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Quechua culture is related to the Aymara culture. They both arose in similar regions of South America. Quechua was the official language of the Inca Empire, who ruled much of the Andes region from the mid-1400s until the arrival of Spanish conquistadors in 1532. The Spanish banned the Quechua language and culture from politics and education. During the 1820's, the Spanish colonies of South America rebelled against Spain and succeeded in establishing themselves as independent republics. These new Andean republics did little to change conditions for the Quechua people. Although the population eventually recovered from the drastic effects of European diseases, most Quechua continued to endure poverty and racial discrimination.

Those who speak Quechua as their first language are called Quechua Indians by the dominant Spanish-speaking cultures. However, most Quechua speakers, who live in numerous distinct cultural groups, prefer to identify themselves with their Inca heritage. The Quechua refer to themselves as Runa, 'the people'.

Quechua language and culture were found in some cities of the Andean highlands, including the old Inca capital of Cuzco in Peru, as well as Cochabamba in Bolivia. Later, millions of Quechua families migrated from the countryside to such national capitals as Lima, Peru, and Quito, Ecuador. Communities of Quechua origin have also sprung up in places like Washington D.C.; New York City; Madrid, Spain; and Amsterdam, Netherlands.

Many people mistakenly assume that the Inca Empire spread the Quechua culture throughout the Andes region. In fact, Quechua culture originated in central Peru at least a thousand years before the rise of the Inca Empire in the early 1400's. Most scholars believe that the Quechua language spread up and down the Andes as a trade language, long before the Inca adopted it.

Quechua farming techniques have adapted to the ecological demands of the varied Andean landscape, a steep continuum of warm valleys, high plains, and cold upper slopes. They use sophisticated irrigation systems to water their fields and often preserve food by freeze-drying it in the cold mountain air. Llama and alpaca herds supply meat, wool, grease, fertilizer, fuel, and leather. These animals also serve as beasts of burden. Quechua-speaking groups built bridges and roads throughout the Andes, many of those routes are still in use today. Quechua artisans produced high-quality textiles and pottery. Traditional religious practices include the ceremonial use of coca leaf and pilgrimages to sacred mountains, known as Apus.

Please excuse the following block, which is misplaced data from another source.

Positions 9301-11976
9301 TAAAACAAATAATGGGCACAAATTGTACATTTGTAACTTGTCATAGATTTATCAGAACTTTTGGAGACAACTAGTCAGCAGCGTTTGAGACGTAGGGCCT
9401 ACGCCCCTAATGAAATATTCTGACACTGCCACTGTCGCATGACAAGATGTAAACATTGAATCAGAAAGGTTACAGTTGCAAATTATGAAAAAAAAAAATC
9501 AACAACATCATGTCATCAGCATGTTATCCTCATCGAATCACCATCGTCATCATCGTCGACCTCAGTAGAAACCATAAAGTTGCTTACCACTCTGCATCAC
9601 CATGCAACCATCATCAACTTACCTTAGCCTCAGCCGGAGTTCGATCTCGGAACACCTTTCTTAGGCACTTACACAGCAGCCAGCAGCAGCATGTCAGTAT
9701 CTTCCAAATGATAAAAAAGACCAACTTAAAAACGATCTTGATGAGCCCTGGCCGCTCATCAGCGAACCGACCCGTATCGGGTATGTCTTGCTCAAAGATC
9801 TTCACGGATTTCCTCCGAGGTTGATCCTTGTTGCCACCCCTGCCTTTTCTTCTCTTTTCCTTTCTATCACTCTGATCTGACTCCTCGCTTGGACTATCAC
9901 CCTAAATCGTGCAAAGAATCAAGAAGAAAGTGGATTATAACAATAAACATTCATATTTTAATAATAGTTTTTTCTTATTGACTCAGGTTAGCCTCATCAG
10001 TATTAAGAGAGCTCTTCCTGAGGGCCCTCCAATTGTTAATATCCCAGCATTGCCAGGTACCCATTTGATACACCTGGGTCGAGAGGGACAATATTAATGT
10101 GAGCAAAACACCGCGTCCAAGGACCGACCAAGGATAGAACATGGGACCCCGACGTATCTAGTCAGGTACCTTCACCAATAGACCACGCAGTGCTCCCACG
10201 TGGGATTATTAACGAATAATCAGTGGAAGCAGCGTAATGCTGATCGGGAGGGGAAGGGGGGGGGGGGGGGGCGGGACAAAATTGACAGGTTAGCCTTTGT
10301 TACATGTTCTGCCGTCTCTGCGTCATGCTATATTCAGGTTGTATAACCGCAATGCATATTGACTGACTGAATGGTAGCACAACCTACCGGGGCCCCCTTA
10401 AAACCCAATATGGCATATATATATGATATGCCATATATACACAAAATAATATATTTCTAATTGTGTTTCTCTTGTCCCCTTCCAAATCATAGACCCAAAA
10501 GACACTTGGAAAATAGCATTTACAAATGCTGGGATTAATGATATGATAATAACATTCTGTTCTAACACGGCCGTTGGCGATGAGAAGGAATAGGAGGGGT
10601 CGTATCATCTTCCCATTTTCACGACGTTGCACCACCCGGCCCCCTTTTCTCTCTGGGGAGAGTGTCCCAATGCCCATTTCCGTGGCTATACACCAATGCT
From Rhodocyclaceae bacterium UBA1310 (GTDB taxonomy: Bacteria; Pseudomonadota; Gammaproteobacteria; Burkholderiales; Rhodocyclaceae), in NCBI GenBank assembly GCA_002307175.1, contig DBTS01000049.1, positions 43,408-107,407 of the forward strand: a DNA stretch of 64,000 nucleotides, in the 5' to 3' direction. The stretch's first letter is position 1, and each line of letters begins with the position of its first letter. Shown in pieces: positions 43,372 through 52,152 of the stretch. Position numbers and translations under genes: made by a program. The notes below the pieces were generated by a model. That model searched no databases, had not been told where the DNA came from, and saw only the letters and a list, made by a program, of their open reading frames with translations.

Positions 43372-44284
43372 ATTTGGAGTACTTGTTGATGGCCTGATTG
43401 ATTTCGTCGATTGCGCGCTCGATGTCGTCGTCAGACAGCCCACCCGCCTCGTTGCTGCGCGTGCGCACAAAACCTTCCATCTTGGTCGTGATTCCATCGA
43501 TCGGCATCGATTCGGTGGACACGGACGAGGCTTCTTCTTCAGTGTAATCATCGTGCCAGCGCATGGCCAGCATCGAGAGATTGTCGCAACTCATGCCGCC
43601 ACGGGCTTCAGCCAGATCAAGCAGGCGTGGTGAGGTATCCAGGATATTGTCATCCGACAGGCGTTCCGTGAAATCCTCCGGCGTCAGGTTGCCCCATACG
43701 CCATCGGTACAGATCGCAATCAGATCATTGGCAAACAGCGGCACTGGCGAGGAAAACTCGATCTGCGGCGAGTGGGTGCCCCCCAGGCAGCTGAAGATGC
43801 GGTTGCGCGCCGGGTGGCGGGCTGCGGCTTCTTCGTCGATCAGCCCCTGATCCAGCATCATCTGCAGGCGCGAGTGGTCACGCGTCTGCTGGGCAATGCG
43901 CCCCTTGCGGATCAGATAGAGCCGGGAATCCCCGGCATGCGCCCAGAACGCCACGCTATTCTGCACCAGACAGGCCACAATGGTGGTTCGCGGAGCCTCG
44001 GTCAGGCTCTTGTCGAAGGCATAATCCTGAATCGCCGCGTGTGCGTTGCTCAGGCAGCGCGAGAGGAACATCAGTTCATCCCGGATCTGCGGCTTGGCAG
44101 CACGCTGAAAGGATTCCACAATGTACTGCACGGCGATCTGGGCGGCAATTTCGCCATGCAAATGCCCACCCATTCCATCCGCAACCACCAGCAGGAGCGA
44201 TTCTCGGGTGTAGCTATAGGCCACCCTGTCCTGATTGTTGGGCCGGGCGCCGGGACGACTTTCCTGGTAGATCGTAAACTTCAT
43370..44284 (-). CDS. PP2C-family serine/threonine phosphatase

One of the most well known features of the Quechuan culture is that it is a culture that places great emphasis on community and mutual help (ayni). The social system is based on reciprocity: you help your neighbors, they do something for you in return.

The following are some common dances and rituals of the Quechuan culture. Qamili is a dance is practiced on a grand scale with a huge chorale and special dresses. It comes from the cities of Maca and Cabanaconde. Saratarpuy is a special variation of Qamili and it is practiced when people are sowing corn. To celebrate that special event they dance the saratarpuy, hoping they will have a good harvest.

A llamera is a Quechuan girl who takes care of the llamas. Llamera dances are very pretty, and were composed by the llameras who dance and sing while pasturing their animals or while traveling with the llamas along the lonely mountains. In the present, it is not just the mountain girls who sing and dance this but also girls in every city of the Andes in any major event or celebration.

The Quechua culture is a strong culture with its own unique history and life-style that has lasted for many years. Despite earlier oppression by the Spanish, the Quechua culture still remains strong in many areas today.


“The Bolivian Quechuans” (Sept. 10, 1999)

“Cultures of the Andes” (Oct. 29, 1998)

"Quechua," Microsoft® Encarta® Online Encyclopedia 2001 © 1993-2001 Microsoft Corporation.

“Fun facts to know and tell about Quechua” The Quechua People (Dec. 9, 2000)

Additional Reading

 Inca Culture
 Inca Myths
 Languages of Peru

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